I also have gas heat and a generator with plenty of gas on hand. To insure I have a a backup "backup plan", I started looking into a ventless propane heater because a good multi-fuel (coal, wood, etc) stove is just not in the budget right now.
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Old 11-16-2012, 11:00 AM
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Quote:
Originally Posted by sachson View Post
Get a Deitz lantern. They burn lamp oil, kerosene, or biodiesel. Extra wicks.

They throw off light and heat. Consolidate to one bedroom, seal off windows from drafts and cold. Cover up 'n ride it out.
with extra batteries for your carbon monoxide detector.
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Old 11-16-2012, 12:31 PM
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Forget open flames for short-term light & heat - no matter how careful you think you are they remain major fire hazards.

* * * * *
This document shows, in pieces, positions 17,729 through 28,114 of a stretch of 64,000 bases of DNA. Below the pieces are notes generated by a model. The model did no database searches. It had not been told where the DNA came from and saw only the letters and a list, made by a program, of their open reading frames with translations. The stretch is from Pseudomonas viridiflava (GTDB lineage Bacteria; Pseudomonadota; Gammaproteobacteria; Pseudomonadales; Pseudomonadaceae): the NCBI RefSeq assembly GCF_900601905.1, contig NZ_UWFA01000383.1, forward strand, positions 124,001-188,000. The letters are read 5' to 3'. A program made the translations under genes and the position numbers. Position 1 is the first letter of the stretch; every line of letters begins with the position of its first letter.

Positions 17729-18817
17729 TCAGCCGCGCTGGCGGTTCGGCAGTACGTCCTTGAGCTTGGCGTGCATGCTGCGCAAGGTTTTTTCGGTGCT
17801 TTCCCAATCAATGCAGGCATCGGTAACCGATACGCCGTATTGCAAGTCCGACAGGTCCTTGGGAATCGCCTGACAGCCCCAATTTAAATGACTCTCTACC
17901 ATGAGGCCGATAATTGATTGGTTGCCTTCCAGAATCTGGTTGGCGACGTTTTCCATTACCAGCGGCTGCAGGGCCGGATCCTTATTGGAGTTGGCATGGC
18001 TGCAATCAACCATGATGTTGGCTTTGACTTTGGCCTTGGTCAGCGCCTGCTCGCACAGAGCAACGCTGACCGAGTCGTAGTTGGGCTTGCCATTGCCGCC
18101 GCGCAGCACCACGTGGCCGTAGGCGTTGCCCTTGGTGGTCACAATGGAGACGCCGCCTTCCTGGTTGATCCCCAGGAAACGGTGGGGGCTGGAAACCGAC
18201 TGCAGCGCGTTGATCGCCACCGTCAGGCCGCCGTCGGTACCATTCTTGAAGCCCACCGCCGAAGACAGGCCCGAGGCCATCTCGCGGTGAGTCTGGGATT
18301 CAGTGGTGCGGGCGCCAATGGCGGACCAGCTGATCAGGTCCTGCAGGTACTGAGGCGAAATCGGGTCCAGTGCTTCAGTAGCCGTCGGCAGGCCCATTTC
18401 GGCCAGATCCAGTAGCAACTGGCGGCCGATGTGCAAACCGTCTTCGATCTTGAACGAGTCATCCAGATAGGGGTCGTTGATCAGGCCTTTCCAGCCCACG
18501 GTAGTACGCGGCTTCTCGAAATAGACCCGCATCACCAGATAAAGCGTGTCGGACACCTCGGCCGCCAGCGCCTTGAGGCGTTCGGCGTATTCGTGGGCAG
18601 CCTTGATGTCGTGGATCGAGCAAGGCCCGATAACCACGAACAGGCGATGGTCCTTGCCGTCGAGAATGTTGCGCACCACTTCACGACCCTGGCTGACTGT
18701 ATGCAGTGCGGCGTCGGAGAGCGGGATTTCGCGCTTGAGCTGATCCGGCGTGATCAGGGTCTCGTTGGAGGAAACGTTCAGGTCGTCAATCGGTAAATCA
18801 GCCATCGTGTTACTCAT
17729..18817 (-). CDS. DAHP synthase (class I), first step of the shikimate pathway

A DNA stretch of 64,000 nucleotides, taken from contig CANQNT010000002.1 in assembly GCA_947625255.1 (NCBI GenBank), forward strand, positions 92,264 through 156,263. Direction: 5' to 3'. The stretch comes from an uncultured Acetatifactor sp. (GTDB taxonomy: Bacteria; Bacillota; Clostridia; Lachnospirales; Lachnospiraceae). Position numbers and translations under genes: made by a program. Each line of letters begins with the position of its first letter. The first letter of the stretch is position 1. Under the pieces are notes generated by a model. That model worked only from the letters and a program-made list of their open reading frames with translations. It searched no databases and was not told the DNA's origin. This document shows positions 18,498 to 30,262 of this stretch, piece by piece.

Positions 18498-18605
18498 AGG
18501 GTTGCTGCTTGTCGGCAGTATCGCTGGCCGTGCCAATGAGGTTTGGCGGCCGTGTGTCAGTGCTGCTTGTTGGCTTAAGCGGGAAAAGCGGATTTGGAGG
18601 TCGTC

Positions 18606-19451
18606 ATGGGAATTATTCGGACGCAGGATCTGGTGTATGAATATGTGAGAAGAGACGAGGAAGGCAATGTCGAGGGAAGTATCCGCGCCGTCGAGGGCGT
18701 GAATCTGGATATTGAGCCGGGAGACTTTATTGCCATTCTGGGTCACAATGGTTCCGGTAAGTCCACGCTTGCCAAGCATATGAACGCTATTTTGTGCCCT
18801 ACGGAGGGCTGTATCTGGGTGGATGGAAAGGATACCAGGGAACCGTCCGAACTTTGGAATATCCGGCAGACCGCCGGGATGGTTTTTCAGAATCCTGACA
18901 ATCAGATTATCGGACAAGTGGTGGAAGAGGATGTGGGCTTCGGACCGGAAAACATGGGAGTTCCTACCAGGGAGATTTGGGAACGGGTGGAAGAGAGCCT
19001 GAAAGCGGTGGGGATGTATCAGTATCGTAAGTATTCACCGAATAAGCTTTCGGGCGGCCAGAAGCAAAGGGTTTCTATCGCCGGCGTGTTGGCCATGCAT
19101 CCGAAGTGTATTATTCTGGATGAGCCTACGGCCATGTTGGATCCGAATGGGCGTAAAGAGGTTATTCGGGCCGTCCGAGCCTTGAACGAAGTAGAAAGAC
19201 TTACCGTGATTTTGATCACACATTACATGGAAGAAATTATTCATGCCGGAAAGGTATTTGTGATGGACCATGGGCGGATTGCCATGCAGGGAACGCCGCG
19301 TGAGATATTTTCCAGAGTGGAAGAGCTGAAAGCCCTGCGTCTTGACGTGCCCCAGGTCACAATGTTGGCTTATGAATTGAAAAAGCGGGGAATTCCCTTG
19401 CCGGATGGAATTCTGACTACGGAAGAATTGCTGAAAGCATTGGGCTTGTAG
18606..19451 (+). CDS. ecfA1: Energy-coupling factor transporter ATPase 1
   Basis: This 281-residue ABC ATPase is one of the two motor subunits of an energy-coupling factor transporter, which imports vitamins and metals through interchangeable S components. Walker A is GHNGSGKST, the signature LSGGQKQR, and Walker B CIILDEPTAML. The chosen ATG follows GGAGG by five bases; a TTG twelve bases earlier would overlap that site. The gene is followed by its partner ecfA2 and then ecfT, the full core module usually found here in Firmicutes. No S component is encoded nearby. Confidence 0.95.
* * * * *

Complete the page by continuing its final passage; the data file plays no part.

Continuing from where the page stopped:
One thing I've noticed visiting historical homesteads is that the oil-fueled lamps are always in fixed positions, up high on the wall (nobody set them on a table where they could be knocked-over)

Stick with LED lights and maybe a propane catalytic heater (e.g. "Mr. Buddy") to heat a small room.
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Old 11-16-2012, 01:00 PM
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Big Buddy propane heater. it also has a battery fan for circulating the heat. mine was under $100 on sale.
small led lanterns. last many hours on 'aa' batteries. i got 3 of them for under $20 a couple of yeas ago.
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Old 11-16-2012, 02:26 PM
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Propane or kerosene heater and a CO detector. Store up enough kerosene to get you through whatever scenario you think most appropriate for your area. I'd say two weeks worth at least. For me, two weeks is about 14 gallons. Be sure to have good cross-ventilation if you choose kerosene or propane to heat your home.

Candles are great for mood lighting, but aren't too wonderful when you try to read by them. Maybe think about getting a cheap kerosene or oil lamp. They do take some getting used to, and you WILL need extra mantles. Don't feel bad if you break a few - everyone does.

Good luck!